Farewell, Maestro: Omaha Symphony Marks Centennial While Paying Tribute to Musical Director Who Shaped Its Trajectory
Jun 26, 2020 09:30AM
By Scott Stewart
Hallmark Channel movies have a certain rhythm to them. The soundtrack cues the viewer on what emotion to feel—even if they forgot the plot of that particular film.
The same holds true for most action flicks, television shows, podcasts, and other artistic works. And, more often than not, that soundtrack features orchestral music. The tempo drives the narrative towards its eventual crescendo. The stopping of the music signals suspense—silence is eerie, and the story can’t go on long without it.
"They don’t know how much symphonic music has already impacted their lives,” said Ernest Richardson, principal pops conductor of the Omaha Symphony. “They don’t make blockbuster movies with soundtracks that feature rock-and-roll bands or didgeridoo consorts, it is a symphony orchestra, sometimes with a choir, because that is the most powerful, compelling sound that Western art has ever made.”
The Omaha Symphony is preparing to celebrate its centennial this upcoming season, even as the coronavirus pandemic has presented a challenge in the institution’s history. It also plans to honor the community that’s supported it over the decades and its outgoing music director, Thomas Wilkins, who has pushed the symphony to greater heights.
“The arts represent the soul of the community,” said Jennifer Boomgaarden, the symphony’s president and CEO. “When we think about music, we are able to help celebrate. We are able to help connect. We are able to help more. We are able to help a city evolve and find the best in itself. That is one of those really unique powers that music has.”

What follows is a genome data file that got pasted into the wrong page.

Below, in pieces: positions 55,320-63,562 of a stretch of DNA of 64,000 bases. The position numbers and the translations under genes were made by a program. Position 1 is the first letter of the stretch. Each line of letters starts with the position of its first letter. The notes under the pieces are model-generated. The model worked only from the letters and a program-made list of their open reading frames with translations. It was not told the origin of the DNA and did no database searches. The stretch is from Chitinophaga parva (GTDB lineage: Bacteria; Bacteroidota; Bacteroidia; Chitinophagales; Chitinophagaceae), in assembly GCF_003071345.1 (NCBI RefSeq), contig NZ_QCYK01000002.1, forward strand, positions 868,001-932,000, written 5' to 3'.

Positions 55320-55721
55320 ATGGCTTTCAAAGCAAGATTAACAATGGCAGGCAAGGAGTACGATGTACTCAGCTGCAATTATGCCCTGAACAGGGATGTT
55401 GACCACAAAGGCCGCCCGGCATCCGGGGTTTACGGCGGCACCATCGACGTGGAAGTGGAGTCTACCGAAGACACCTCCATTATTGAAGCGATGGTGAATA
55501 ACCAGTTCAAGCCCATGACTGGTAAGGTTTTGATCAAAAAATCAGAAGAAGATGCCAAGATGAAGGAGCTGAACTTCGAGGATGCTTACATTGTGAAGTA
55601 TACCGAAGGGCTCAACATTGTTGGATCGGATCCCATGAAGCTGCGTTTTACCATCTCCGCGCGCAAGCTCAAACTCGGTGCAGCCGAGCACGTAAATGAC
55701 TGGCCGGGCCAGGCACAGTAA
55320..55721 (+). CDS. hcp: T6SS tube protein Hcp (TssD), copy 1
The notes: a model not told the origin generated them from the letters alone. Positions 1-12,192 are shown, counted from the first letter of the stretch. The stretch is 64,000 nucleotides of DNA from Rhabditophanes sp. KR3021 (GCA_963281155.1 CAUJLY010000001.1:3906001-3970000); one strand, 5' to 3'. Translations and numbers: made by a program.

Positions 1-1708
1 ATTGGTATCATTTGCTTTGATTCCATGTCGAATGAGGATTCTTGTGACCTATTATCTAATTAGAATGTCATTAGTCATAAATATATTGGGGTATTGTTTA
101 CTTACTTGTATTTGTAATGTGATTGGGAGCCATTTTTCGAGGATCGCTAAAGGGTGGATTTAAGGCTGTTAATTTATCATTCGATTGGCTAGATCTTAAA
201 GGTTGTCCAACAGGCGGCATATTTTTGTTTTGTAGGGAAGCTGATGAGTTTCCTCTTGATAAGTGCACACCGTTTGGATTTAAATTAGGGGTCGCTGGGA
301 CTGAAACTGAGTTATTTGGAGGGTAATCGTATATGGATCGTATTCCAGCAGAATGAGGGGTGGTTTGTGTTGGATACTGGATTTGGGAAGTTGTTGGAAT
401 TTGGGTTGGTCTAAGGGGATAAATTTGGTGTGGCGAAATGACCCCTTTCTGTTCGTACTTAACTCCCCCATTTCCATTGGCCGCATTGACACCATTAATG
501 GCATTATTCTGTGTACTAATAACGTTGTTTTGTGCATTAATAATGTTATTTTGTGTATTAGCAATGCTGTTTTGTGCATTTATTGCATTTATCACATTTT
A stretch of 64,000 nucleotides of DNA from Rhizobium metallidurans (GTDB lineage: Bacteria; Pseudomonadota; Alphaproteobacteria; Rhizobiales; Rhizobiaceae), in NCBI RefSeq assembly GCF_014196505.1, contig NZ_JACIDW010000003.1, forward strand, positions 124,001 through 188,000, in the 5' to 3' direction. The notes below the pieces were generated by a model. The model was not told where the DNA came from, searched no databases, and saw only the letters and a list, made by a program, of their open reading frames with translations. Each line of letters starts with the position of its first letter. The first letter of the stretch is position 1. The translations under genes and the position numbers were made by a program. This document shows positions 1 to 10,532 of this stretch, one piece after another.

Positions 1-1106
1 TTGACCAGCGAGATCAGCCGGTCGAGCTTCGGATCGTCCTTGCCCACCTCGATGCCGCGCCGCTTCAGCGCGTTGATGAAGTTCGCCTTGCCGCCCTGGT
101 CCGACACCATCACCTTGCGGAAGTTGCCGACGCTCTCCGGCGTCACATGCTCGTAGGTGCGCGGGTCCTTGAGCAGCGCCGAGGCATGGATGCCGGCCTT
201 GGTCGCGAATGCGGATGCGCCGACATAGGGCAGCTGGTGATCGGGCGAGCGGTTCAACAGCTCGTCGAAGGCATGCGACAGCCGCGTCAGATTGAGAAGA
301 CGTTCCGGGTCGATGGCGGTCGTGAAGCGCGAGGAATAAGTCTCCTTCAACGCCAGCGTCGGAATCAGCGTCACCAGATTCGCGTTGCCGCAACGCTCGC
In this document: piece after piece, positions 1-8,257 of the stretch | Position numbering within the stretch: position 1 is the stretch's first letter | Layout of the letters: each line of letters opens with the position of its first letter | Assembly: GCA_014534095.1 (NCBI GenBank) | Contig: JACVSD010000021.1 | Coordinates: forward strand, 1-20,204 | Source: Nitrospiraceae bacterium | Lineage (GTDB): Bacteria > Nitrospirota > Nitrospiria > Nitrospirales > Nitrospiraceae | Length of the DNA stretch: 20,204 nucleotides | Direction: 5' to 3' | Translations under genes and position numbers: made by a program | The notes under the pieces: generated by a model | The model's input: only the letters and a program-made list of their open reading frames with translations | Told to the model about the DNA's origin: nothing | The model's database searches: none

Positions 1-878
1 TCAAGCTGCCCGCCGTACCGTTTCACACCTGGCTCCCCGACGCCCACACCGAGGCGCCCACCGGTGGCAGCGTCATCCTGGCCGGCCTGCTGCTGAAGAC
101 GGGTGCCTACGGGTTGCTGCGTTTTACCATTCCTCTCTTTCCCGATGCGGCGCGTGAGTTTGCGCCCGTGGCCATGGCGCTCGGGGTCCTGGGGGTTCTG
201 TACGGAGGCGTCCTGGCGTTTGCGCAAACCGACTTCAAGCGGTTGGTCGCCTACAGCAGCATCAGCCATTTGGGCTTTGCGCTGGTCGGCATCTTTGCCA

As music director, Wilkins has guided that evolution. He has been the artistic steward of the symphony, shaping its direction and leading the team that chooses programming and guest performers. He has grown the orchestra’s core to 42 musicians and been the organization’s main conductor.
Wilkins has served the Omaha Symphony in his role since 2005—making him the longest-tenured music director in the organization’s history.
“It’s really about commitment and passion and believing that those things go into every single thing that you do,” Wilkins said. “That’s the thing that really separates the great artists from the pedestrian.”
Wilkins will step down at the end of the 2020-2021 season, but he won’t leave the orchestra world. He plans to continue in other roles, including working with the Boston Symphony Orchestra, teaching at Indiana University, and guest conducting.
“I am having to say ‘no’ to some things that I want to say ‘yes’ to,” Wilkins said. “I have always believed that after a period of time, an orchestra and a community deserve a new and a different voice.”
Wilkins has spent the last several years commuting from his home in Florida to Omaha; Boston; and Bloomington, Indiana, although he praised the time his family spent living in Omaha and the resources the city has available, including the Holland Performing Arts Center.
“Omaha prides itself on being exceptional,” Wilkins said. “It was just a tremendous blessing for us to be a part of that community, because that community embraced us with open arms. It made it easy to live there, and it made it easy to love living there.”
Danielle Meier, vice president of artistic administration and a double bassist, said Wilkins gives the players the guidance they need and the freedom to be an artist.
“Artistic growth has been something that he has been championing since the moment he stepped on the podium,” Meier said. “He really allows the music to happen.”